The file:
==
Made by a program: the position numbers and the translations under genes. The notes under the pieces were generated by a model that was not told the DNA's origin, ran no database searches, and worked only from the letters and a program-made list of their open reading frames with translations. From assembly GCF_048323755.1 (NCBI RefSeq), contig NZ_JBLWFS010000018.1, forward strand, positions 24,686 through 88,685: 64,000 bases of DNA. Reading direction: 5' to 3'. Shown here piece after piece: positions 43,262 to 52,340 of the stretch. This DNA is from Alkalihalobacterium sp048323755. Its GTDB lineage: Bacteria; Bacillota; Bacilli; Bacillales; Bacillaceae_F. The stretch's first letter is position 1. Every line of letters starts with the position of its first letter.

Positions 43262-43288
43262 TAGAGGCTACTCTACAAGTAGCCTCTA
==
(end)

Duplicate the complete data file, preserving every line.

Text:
Made by a program: the position numbers and the translations under genes. The notes under the pieces were generated by a model that was not told the DNA's origin, ran no database searches, and worked only from the letters and a program-made list of their open reading frames with translations. From assembly GCF_048323755.1 (NCBI RefSeq), contig NZ_JBLWFS010000018.1, forward strand, positions 24,686 through 88,685: 64,000 bases of DNA. Reading direction: 5' to 3'. Shown here piece after piece: positions 43,262 to 52,340 of the stretch. This DNA is from Alkalihalobacterium sp048323755. Its GTDB lineage: Bacteria; Bacillota; Bacilli; Bacillales; Bacillaceae_F. The stretch's first letter is position 1. Every line of letters starts with the position of its first letter.

Positions 43262-43288
43262 TAGAGGCTACTCTACAAGTAGCCTCTA